While Ford Motor Co. plans to reopen several factories by early April, it’s not doing much of anything at present. That’s a standard problem among domestic brands with the coronavirus afoot, and two of them — Ford and General Motors — are coming off sizable restructuring efforts that included staffing reductions in the thousands. Additional cutbacks aren’t desirable; not with everyone watching how these companies handle the outbreak.

As it secures extra spending power from credit lines, Ford knows the steep financial cost of having the majority of its workforce stuck at home (to say nothing of its customers) will be steep. A plan is now afoot to keep jobs secure. (Read More…)

By on March 17, 2020

As we attempt to wean ourselves off endless discussions the new coronavirus, we’ve noticed there’s not exactly a glut of alternative news out there. Trade shows are being delayed, factories are being idled, and the whole world seems to be in standby mode as we attempt to stall the spread of COVID-19 following its migration out of China.

Regional quarantines in Asia were already doing a number on supply chains, and it wasn’t long before manufacturers around the world began idling production to further slow the virus’s spread. By the beginning of March, it was becoming quite clear that auto sales would suffer significant impacts as people spent the next several weeks isolated in their own homes. Now, the push is on to assess just how much this whole ordeal will impact an OEM’s bottom line.  (Read More…)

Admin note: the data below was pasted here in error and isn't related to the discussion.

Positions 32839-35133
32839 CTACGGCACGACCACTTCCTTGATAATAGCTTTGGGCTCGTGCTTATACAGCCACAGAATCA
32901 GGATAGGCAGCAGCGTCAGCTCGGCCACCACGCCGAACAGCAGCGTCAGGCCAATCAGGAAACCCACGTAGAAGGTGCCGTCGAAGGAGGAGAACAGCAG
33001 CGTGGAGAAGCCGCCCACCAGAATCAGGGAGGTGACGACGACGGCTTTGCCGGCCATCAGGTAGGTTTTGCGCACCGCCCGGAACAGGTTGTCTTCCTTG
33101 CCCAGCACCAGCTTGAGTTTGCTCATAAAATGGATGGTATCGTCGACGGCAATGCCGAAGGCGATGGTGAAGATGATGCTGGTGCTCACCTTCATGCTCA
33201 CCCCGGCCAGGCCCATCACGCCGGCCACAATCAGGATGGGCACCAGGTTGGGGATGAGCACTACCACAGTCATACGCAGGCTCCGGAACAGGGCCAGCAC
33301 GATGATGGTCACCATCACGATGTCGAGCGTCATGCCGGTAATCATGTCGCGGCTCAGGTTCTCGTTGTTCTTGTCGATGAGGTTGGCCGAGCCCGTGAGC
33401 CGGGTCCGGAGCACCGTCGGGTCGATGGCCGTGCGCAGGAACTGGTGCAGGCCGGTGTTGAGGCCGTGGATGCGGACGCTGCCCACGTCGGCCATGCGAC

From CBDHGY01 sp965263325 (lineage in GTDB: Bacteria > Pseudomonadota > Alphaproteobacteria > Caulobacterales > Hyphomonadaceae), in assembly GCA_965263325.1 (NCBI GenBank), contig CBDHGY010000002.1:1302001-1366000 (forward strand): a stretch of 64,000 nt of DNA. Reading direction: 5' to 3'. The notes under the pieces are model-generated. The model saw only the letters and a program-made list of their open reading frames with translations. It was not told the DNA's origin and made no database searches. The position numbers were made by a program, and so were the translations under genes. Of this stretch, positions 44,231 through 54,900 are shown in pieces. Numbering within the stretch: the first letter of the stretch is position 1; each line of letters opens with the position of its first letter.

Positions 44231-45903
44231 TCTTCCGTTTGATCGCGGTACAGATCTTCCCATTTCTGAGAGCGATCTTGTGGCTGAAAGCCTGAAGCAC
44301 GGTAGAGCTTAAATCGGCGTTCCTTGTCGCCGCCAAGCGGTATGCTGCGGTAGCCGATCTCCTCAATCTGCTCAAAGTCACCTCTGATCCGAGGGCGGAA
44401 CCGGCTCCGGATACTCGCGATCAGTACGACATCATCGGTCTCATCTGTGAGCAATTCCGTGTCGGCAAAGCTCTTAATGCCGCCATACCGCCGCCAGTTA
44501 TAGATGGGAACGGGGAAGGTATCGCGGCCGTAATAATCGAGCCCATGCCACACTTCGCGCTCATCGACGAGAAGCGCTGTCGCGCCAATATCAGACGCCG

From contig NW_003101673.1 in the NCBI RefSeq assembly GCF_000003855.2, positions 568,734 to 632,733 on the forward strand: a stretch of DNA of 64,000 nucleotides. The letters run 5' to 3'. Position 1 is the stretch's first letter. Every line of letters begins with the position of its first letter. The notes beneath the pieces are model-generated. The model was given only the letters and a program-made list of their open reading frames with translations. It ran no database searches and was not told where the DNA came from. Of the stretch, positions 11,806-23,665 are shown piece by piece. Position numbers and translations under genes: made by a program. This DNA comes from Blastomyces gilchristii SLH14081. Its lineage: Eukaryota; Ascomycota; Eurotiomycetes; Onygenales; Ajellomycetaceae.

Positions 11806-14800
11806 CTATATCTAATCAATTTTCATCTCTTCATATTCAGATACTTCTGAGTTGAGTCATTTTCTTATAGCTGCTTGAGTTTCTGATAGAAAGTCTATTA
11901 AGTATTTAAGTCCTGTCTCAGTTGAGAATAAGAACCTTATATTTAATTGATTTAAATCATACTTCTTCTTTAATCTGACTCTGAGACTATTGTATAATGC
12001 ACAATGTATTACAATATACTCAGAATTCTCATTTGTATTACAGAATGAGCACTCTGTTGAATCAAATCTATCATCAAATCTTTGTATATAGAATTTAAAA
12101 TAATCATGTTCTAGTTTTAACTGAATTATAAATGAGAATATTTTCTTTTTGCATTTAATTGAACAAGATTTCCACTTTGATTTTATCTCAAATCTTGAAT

By on March 10, 2020

fca

Not long ago, Subaru announced its intention to bring transmissions to Indiana. Now, Fiat Chrysler plans to replace some of its tranny-building capacity with engine production. Either way, it’s good news for the Hoosier State.

Lost in the shuffle late last week was news that FCA intends to spend $400 million converting the shuttered Indiana Transmission Plant II in Kokomo to a home for the automaker’s turbocharged 2.0-liter four-cylinder. (Read More…)

By on February 28, 2020

Given the disparity between the U.S. and Canadian auto industries, it’s not surprising that Friday started with news of a shift dropped at Fiat Chrysler’s Windsor, Ontario minivan plant and ends with two more added at General Motors facilities just across the border.

GM said today that a shift each will be added to its two Lansing, Michigan assembly plants; one to support a brace of new sedans (this could be the last time anyone writes such a statement), the other to support — what else? — crossover production. (Read More…)

By on February 27, 2020

Subaru Ascent

In an effort to build more things where they’re needed, Subaru of Indiana Automotive will spend $158 million expanding its Lafayette plant. Construction begins this summer.

The cash covers a standalone service parts facility and an add-on to the existing plant, home to the Ascent, Outback, Legacy, and Impreza. That addition will see the automaker’s only non-Japanese facility build the transmissions needed to serve a growing market.

As you’ve read here, Subaru expects to spend 2020 selling. (Read More…)